Posted by: pop-break | December 11, 2012

Album Review: ‘Koi No Yokan’ by Deftones

joel wosk reviews the latest from the la hard rock band…

deftoneskoinoyokancover

On November 13th, Sacramento, California Alternative Metal stalwarts, Deftones, released their seventh full-length album entitled Koi No Yokan (Japanese translation: “Premonition of Love”). The follow-up to 2010’s stellar Diamond Eyes, and the second album to feature former Quicksand bassist Sergio Vega, filling in for founding member/bassist Chi Cheng; (who remains in a semi-conscious state following a near fatal car accident in 2008), is by far one of the strongest and well crafted albums released by the veteran hard rock group to date.

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The album kicks off in full gear with the pummeling bass lines of “Swerve City.” Fans of bassist Sergio Vega’s former band, Quicksand, will find his contributions to the new material as breathing fresh energy into the group, while at the same time recalling the fierce bass attacks of classic Quicksand albums like Manic Compression (1995). Vocalist Chino Moreno consistently amazes throughout the album, with his signature breathy vocal delivery and powerful screams.

Since their formation in 1988, Deftones have certainly matured in terms of their material and musical approach. What sets the group apart from many of their contemporaries is their ability to consistently produce music that blends their obvious hardcore influences (i.e. Bad Brains, Suicidal Tendencies) with melody and poetic lyrics. With each new album, Deftones continue to weave beautiful and atmospheric musical tapestries without sacrificing the raw energy and ferocity that has earned them such a devoted and well-deserved fan base over the past twenty plus years.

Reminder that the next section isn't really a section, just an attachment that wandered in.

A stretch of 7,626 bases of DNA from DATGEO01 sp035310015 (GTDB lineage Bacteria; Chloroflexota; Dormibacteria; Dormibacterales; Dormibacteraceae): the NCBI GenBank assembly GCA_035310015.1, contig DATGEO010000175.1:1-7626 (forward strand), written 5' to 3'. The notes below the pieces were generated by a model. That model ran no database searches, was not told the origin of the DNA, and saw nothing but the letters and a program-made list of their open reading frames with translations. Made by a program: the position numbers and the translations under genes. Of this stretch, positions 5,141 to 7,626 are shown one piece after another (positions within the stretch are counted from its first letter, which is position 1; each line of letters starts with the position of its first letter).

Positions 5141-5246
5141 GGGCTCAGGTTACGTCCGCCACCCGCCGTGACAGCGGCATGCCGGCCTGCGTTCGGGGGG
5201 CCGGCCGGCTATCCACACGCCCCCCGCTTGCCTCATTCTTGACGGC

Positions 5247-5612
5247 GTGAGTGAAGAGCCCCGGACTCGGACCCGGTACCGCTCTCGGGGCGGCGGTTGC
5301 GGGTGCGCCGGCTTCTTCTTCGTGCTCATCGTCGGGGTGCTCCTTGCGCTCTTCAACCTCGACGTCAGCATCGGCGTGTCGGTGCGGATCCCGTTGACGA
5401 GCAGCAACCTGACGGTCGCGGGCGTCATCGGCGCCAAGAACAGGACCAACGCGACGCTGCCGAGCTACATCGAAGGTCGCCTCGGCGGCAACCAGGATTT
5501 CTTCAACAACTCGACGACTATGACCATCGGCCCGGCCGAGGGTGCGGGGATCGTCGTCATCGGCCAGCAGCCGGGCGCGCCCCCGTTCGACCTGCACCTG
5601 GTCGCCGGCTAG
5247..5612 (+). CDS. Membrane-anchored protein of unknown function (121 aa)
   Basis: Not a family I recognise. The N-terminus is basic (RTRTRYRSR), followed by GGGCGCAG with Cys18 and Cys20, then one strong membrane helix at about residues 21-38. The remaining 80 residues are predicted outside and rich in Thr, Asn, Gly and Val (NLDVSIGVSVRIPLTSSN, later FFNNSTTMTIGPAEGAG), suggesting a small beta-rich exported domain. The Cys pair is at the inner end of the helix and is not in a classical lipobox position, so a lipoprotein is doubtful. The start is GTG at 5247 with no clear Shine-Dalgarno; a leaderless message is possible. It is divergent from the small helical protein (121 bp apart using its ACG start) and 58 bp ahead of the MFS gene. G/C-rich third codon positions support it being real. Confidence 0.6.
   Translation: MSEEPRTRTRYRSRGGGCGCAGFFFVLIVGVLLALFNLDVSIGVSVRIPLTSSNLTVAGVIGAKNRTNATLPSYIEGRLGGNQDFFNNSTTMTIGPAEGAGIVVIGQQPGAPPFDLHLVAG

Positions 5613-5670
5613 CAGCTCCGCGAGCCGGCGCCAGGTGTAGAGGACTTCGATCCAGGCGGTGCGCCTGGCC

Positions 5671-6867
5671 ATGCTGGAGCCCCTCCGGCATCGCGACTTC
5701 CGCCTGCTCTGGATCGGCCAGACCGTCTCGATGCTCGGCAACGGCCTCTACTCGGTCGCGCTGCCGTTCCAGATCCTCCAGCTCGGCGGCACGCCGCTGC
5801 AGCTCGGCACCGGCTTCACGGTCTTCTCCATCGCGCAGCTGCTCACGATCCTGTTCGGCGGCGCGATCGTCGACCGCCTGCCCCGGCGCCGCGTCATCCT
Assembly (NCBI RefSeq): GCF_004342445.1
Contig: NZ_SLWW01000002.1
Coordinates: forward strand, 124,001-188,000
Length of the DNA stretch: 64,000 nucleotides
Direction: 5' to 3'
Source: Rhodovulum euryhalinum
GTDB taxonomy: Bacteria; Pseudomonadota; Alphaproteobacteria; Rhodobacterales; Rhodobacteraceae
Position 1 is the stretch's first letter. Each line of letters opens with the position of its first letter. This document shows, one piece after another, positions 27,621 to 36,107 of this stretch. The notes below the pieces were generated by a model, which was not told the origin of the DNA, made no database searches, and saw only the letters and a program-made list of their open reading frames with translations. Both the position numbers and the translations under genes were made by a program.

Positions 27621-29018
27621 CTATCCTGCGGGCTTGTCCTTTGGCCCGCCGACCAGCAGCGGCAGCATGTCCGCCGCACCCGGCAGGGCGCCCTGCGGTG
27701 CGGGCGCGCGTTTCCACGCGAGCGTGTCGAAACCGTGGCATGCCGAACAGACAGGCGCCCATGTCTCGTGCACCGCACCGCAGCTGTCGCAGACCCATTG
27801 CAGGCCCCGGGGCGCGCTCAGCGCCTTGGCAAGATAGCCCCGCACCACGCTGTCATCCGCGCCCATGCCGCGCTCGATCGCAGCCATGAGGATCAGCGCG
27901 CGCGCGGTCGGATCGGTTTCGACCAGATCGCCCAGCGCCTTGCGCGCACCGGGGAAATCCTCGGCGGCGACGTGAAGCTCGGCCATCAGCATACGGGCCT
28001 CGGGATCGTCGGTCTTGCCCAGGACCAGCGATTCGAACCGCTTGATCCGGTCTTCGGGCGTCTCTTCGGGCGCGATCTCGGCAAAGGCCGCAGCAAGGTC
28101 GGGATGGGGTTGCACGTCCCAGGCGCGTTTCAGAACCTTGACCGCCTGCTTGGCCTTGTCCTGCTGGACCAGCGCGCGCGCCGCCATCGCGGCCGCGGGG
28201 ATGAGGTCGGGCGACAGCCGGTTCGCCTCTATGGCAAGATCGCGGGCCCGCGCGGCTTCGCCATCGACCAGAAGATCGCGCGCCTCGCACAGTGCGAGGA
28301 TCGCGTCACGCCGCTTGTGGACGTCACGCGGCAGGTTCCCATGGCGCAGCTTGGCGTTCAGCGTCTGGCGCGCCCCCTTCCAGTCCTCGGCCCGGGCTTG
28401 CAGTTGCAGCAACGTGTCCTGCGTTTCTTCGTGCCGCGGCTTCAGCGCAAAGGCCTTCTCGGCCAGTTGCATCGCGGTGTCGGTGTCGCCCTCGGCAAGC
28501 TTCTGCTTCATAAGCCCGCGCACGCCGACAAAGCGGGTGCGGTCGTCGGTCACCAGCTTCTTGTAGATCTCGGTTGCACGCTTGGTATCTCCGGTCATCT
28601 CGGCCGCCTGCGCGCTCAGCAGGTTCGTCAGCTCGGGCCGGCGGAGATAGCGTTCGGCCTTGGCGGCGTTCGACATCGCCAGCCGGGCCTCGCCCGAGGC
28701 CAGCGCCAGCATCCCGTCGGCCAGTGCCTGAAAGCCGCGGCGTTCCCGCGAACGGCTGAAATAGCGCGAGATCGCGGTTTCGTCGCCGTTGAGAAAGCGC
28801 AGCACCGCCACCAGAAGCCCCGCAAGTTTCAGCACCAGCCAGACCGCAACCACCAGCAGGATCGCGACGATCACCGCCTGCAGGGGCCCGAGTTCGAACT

The album flows together marvelously with many of tracks seamlessly transitioning into the next. Spearheaded by powerful singles “Leathers” and “Tempest,” the group is at the top of their game. However, the album also has a mellow side, with tracks like “Entombed.” One can’t help but wonder if the group is channeling the pain stemming from the tragic circumstances that have befallen bassist Chi Cheng, with lyrics, “From the day you arrived, I’ve remained by your side. In chains, entombed.”

Koi No Yokan is nearly perfect with nary a throwaway track or filler to be found on the album. It ranks amongst some of the best work released by the band thus far. With the group consistently delivering material of such high quality, Deftones are sure to please longtime fans as well as attracting newer and younger audiences.

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Responses

  1. It’s a damn good album. Thanks for turning me on to this. I haven’t really seriously listened to a Deftones album since White Pony, but it’s really right up my fucking alley.


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